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Why so Kurios?

Posted on April 22, 2015 by Sunny South News

By Stan Ashbee
Community Comment

It is said curiosity often kills the cat but isn’t being curious how humans sometimes learn, while delving into the unknown abyss of wonder and amazement?
Cirque du Soleil’s Kurios: Cabinet of Curiosities, Cirque’s 35th production since 1984, is the best production yet under the Big Top and is on now in Calgary at Stampede Park until May 24.
It is simply absurd, unique, spellbinding, mesmerizing, bizarre and a tad bit creepy but a must see for any Cirque-lover out there. It is truly top-notch entertainment for the whole family.
From the moment you step into the traditional circus tent, you are transported into a surreal world of steampunk inspiration meets acrobatics and innovation. The show has a cast of 46 artists from 15 different countries, which includes one of the 10 smallest people in the world (3.2-feet tall and weighing 39 pounds). The Kurios set design and props make this production a gazillion steps above the rest.
Audience members observe on the stage the unusual objects in one of the character’s curio cabinets collected during one of the eccentric’s travels.
As the media release states, Kurios is set in what could be called a “retro-future.” The production’s set designer stated in the release, “It’s like Jules Verne meets Thomas Edison in an alternate reality, out of time.”
Props include gramophones, old typewriters, electrical bulbs, turbines and a giant mechanical hand automaton that weighs 750 pounds.
There are 426 props used in Kurios, the most of any show in Cirque du Soleil’s history.
Even more fascinating than the actual live show is what goes on behind the scenes.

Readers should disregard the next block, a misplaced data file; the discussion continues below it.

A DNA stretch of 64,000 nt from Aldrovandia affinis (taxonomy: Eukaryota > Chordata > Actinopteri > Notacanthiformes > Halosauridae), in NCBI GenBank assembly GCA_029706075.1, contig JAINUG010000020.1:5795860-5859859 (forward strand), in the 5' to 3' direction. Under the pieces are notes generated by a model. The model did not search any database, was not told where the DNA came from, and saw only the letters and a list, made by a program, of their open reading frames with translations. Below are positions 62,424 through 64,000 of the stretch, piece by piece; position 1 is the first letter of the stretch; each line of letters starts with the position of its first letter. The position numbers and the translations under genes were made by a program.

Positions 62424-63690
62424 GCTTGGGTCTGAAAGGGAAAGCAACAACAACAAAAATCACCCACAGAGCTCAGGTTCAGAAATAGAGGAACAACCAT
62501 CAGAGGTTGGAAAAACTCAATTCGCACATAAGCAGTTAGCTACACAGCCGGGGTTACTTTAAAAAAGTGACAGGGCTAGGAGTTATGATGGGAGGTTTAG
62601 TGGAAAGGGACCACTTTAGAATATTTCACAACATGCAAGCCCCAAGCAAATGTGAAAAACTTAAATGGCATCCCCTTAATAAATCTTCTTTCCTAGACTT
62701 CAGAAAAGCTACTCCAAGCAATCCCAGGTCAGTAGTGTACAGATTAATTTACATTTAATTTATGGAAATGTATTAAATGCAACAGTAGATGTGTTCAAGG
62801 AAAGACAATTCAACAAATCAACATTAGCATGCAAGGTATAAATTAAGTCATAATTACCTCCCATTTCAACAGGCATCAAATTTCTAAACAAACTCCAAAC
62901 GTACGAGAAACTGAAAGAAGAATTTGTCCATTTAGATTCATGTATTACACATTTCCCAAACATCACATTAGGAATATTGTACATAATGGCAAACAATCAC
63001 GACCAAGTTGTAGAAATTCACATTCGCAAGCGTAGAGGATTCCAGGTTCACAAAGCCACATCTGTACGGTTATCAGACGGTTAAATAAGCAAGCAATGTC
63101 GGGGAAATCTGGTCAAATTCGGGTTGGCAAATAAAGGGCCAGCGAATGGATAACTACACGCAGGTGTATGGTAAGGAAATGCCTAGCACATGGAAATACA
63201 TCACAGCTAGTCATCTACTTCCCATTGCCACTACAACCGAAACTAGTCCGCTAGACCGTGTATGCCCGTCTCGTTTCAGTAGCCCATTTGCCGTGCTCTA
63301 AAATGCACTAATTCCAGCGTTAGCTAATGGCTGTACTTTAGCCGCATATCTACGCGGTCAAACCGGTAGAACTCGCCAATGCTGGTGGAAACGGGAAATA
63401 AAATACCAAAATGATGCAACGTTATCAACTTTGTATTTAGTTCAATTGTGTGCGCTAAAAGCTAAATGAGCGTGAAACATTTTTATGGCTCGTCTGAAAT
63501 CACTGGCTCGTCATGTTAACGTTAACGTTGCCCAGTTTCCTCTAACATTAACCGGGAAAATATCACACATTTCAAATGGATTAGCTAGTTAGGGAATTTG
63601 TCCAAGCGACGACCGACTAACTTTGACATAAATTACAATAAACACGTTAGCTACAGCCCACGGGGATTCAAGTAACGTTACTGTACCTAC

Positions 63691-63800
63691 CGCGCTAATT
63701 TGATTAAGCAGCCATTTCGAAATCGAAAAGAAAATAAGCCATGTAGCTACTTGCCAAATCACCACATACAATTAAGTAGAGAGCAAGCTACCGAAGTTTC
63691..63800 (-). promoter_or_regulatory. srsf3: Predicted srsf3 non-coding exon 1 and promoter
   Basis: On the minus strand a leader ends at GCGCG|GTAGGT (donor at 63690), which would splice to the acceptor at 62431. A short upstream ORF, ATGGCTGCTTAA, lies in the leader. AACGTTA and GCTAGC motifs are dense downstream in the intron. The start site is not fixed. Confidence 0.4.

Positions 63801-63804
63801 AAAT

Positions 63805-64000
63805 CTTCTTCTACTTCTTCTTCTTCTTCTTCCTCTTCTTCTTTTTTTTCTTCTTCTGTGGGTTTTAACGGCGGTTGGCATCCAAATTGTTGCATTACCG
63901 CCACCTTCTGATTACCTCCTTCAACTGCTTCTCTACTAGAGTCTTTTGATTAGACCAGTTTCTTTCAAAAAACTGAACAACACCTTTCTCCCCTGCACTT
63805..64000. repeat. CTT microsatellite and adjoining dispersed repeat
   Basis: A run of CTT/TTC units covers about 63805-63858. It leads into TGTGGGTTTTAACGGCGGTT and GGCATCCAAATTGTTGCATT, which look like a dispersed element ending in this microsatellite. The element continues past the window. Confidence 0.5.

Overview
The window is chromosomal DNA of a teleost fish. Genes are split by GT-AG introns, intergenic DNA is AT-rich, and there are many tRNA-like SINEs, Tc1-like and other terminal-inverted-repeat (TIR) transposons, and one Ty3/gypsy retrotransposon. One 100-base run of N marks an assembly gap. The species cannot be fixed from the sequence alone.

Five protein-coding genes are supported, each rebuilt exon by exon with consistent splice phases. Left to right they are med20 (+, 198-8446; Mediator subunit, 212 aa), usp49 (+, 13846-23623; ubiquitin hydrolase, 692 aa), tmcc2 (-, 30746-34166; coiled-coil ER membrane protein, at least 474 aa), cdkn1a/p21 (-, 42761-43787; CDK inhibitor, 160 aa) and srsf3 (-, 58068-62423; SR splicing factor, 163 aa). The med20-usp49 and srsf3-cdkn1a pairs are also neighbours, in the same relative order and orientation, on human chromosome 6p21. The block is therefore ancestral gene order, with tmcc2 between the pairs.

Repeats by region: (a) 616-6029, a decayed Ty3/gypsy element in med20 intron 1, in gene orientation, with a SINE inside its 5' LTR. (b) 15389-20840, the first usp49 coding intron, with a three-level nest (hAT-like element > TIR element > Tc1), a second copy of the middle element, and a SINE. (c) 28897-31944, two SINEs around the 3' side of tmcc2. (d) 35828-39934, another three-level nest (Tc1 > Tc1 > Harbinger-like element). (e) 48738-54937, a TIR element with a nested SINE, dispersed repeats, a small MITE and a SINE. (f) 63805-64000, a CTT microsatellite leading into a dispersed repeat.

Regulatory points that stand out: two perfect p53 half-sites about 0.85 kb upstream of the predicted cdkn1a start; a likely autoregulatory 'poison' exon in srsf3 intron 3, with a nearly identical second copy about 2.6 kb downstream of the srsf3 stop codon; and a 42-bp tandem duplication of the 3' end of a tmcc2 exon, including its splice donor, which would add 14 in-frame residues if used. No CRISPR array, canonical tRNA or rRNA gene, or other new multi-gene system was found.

As for the production’s logic-defining costumes, there were more than 100 costumes created to dress the cast. Also, all clothes that touch skin are said to be washed every night. It apparently takes two people — two hours, six days a week for a total of 24 hours of laundry per week.
Transportation-wise, close to 65 trucks transport close to 2,000 tons of equipment. The show boasts 109 tour members plus 150 local staff.
As for Cirque’s Big Top experience, the mobile village is completely self-sufficient for electrical power and the site relies only on a local water supply and telecommunication facilities to support its infrastructure, according to the media release.
The site takes six days to completely set up and two days to tear down. The Big Top stands 62-feet high and seats approximately 2,700 people and requires about 50 people to raise it.
If you haven’t been to a Cirque show — now’s the ultimate chance.
The following is Cirque trivia: In 1984, only 73 people were employed by Cirque and today, the company hires close to 4,000 employees worldwide.
Another interesting note mentioned in the media release is Cirque hasn’t received any grants from the public or private sectors since 1992.
Kurios is a Cirque-tacular once in a lifetime celebration of the odd, weird and misunderstood.

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